Can live with it 19% 29%
Dissatisfied 16% 23%
(VOL) Don’t know 5% 8%
Have not heard about
(from Q16)
55% 30%
   (n) (801) (703)

* Asked about Murphy’s FY2019 budget

 

  1. Would you say Governor Murphy’s program priorities are in line with your own priorities for how the state spends its budget, are they too liberal for you, or are they not liberal enough for you?
  March

2024

In line 25%
Too liberal 45%
Not liberal enough 18%
(VOL) Don’t know 12%
   (n) (801)

 

  1. In general, would you say Governor Murphy has done a good job or bad job managing New Jersey’s finances over the past six years?
  March

2024

Good job 53%
Bad job 43%
(VOL) Don’t know 5%
   (n) (801)

 

  1. How often do you use public transportation such as buses or trains – every day, several times a week, several times a month, a few times a year, less often, or never?
  Trend: March

2024

Dec.

2010

Every day 4% 8%
Several times a week 5% 6%
Several times a month 7% 9%
A few times a year 28% 25%
Less often 15% 11%
Never 40% 41%
(VOL) Don’t know 0% 0%
   (n) (801) (2,864)

 

  1. New Jersey Transit is the agency that runs most of the buses and trains in the state. Based on your own experience or from what you have heard, how would you rate the job New Jersey Transit is doing – excellent, good, only fair, or poor?
  March

2024

Excellent 6%
Good 37%
Only fair 35%
Poor 12%
(VOL) Don’t know 9%
   (n) (801)

 

  1. The governor has proposed a tax on businesses with profits over $10 million a year to create a dedicated fund to improve New Jersey Transit’s infrastructure and performance. Do you approve or disapprove of this tax proposal, or are you unsure about it?
  March

2024

Approve 40%
Disapprove 28%
Unsure 32%
   (n) (801)

 

  1. How confident are you that creating this dedicated fund will lead to significant improvements for New Jersey Transit – very confident, somewhat confident, not too confident, or not at all confident?
  March

2024

Very confident 6%
Somewhat confident 35%
Not too confident 26%
Not at all confident 30%
(VOL) Don’t know 3%
   (n) (801)

 

[Q24-42 held for future release.]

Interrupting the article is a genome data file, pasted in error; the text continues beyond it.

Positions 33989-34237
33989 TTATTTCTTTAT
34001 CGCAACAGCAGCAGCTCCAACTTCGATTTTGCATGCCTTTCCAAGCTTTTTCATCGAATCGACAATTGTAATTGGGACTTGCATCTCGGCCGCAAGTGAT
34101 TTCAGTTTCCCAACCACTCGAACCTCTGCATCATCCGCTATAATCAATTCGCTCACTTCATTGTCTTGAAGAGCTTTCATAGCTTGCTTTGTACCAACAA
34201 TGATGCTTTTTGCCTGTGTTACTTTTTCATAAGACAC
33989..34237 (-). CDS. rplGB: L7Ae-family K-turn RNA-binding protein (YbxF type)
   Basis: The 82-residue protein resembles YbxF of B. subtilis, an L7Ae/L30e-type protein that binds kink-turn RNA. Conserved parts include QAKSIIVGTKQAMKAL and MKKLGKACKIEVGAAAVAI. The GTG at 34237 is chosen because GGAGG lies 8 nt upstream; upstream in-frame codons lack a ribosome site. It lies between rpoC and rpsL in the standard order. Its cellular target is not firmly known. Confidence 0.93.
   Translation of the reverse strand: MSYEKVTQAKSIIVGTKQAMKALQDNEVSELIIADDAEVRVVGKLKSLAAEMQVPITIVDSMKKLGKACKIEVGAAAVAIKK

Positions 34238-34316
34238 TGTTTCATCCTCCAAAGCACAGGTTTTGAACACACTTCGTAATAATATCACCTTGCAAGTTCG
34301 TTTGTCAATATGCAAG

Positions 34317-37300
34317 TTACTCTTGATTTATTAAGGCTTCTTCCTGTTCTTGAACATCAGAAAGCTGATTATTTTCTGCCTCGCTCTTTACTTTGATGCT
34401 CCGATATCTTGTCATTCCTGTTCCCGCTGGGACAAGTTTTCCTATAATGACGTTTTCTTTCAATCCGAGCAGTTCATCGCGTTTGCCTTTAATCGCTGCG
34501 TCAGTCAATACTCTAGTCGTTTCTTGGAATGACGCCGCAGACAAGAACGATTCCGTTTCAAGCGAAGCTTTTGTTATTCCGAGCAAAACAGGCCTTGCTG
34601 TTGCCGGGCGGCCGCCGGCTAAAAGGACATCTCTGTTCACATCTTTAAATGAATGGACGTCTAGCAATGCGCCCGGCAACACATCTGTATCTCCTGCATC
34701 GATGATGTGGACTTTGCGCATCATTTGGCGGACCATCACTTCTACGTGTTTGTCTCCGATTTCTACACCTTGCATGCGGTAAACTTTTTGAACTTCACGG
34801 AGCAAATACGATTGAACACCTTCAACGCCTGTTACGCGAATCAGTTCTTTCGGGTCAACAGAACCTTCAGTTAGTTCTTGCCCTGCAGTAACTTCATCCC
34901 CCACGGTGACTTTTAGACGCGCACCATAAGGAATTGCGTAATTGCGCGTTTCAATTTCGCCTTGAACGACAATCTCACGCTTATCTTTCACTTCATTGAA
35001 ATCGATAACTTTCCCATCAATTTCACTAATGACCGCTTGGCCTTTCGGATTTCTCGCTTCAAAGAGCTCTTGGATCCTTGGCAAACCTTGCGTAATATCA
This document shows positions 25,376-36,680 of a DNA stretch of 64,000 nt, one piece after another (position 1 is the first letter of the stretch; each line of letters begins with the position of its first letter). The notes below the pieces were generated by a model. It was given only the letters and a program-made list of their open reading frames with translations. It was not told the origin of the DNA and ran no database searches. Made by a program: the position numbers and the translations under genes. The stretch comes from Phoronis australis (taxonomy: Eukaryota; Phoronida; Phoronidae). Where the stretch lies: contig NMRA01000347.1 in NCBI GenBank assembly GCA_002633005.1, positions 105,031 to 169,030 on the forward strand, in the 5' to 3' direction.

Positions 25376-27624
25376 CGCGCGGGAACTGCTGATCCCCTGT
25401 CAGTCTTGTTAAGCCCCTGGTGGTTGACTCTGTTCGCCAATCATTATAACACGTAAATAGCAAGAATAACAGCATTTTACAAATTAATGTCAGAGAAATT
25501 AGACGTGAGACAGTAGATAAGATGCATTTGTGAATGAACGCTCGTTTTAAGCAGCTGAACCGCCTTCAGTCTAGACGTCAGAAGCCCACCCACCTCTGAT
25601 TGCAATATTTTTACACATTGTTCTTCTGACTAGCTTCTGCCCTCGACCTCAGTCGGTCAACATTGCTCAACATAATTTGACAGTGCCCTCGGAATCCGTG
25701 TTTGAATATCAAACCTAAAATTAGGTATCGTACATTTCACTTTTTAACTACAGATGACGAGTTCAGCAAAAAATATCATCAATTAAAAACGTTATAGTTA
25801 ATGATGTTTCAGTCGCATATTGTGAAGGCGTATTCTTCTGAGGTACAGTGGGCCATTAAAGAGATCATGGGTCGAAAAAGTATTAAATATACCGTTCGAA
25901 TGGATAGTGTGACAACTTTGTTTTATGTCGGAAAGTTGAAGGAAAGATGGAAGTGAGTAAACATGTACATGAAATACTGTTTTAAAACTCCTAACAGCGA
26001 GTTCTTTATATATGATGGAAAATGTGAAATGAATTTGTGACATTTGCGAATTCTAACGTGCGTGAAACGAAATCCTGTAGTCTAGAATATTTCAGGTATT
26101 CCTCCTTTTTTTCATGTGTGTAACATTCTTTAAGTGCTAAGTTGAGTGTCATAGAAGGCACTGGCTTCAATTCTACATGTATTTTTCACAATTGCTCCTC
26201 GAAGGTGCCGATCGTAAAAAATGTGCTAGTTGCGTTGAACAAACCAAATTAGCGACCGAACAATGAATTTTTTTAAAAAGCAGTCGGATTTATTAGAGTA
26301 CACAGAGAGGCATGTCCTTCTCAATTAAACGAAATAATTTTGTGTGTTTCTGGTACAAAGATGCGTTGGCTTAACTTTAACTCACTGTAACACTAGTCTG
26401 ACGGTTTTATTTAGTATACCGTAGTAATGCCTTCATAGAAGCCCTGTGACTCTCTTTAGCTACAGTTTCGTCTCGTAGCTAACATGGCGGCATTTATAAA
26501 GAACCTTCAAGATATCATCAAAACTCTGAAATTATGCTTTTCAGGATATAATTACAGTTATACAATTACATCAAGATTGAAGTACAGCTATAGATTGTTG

METHODOLOGY

The Monmouth University Poll was sponsored and conducted by the Monmouth University Polling Institute from February 29 to March 4, 2024 with a probability-based random sample of 801 New Jersey adults age 18 and older. Interviews were conducted in English, and included 259 live landline telephone interviews, 375 live cell phone interviews, and 167 online surveys via a cell phone text invitation. Telephone numbers were selected through a mix of random digit dialing and list-based sampling. Landline respondents were selected with a modified Troldahl-Carter youngest adult household screen. Interviewing services were provided by Braun Research, with sample obtained from Dynata (RDD, n= 657) and Aristotle (list, n= 144). Monmouth is responsible for all aspects of the survey design, data weighting and analysis. The full sample is weighted for region, age, education, gender and race based on US Census information (ACS 2021 one-year survey. For results based on this sample, one can say with 95% confidence that the error attributable to sampling has a maximum margin of plus or minus 4.2 percentage points adjusted for sample design effects (1.49). Sampling error can be larger for sub-groups (see table below). In addition to sampling error, one should bear in mind that question wording and practical difficulties in conducting surveys can introduce error or bias into the findings of opinion polls.

 

NJ Regions (by county)

North – Bergen, Essex, Hudson, Morris, Passaic, Sussex, Union, Warren

Central – Hunterdon, Mercer, Middlesex, Monmouth, Somerset

South – Atlantic, Burlington, Camden, Cape May, Cumberland, Gloucester, Ocean, Salem

 

Demographics (weighted)

Party (self-reported): 26% Republican, 37% Independent, 37% Democrat

Sex: 49% male, 51% female, 1% other

Age: 28% 18-34, 33% 35-54, 39% 55+

Race: 55% White, 13% Black, 19% Hispanic, 13% Asian/other

Education: 34% high school or less, 25% some college, 23% 4 year degree, 18% graduate degree

 

MARGIN OF ERROR
unweighted  sample moe
(+/-)
TOTAL   801 4.2%
REGISTERED VOTER Yes 757 4.3%
No 44 18.0%
SELF-REPORTED PARTY ID Republican 215 8.2%
Independent 275 7.2%
Democrat 294 7.0%
REGION North 378 6.2%
Central 234 7.8%
South 180 8.9%
GENDER Male 386 6.1%
Female 406 5.9%
AGE 18-34 212 8.2%
35-54 275 7.2%
55+ 314 6.8%
RACE White, non-Hispanic 504 5.3%
Other 288 7.0%
COLLEGE GRADUATE No degree 293 7.0%
4 year degree 507 5.3%
INCOME <$50K 96 12.2%
$50 to <$100K 188 8.7%
$100K+ 461 5.6%
CHILDREN IN HOME Yes 165 9.3%
No 635 4.7%

 

 

 

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One response to “Monmouth Poll: Governor Murphy Job Approval at 50%”

  1. Once again, another Left-wing propaganda poll favoring the Democrat-Communist Party and Governor in New Jersey. I would like to know who was called on this polling to find out how it is possible Governor Phil KNUCKLEHEAD gets a 50% job approval rating and that New Jerseyans say he’s doing a good job keeping his “eye on the books”. Really????? So, how come he just raised the budget by $10 BILLION DOLLARS to the highest it’s every been at almost $60 BILLION DOLLARS–Twice as much as when Gov. Chris Christie was in office a short 7 years ago. Gov. KNUCKLEHEAD says he’s going to have to raise taxes on the middle class once again, while the economy is in tatters, interest rates are through the roof, it cost a family of 4 an additional $1,000 per month more for rent/mortgage, food, clothing, gasoline and necessities.

    This Monmouth Poll is full of B.S., which fits right in with Governor KNUCKLEHEAD’S gaslighting of the New Jersey public.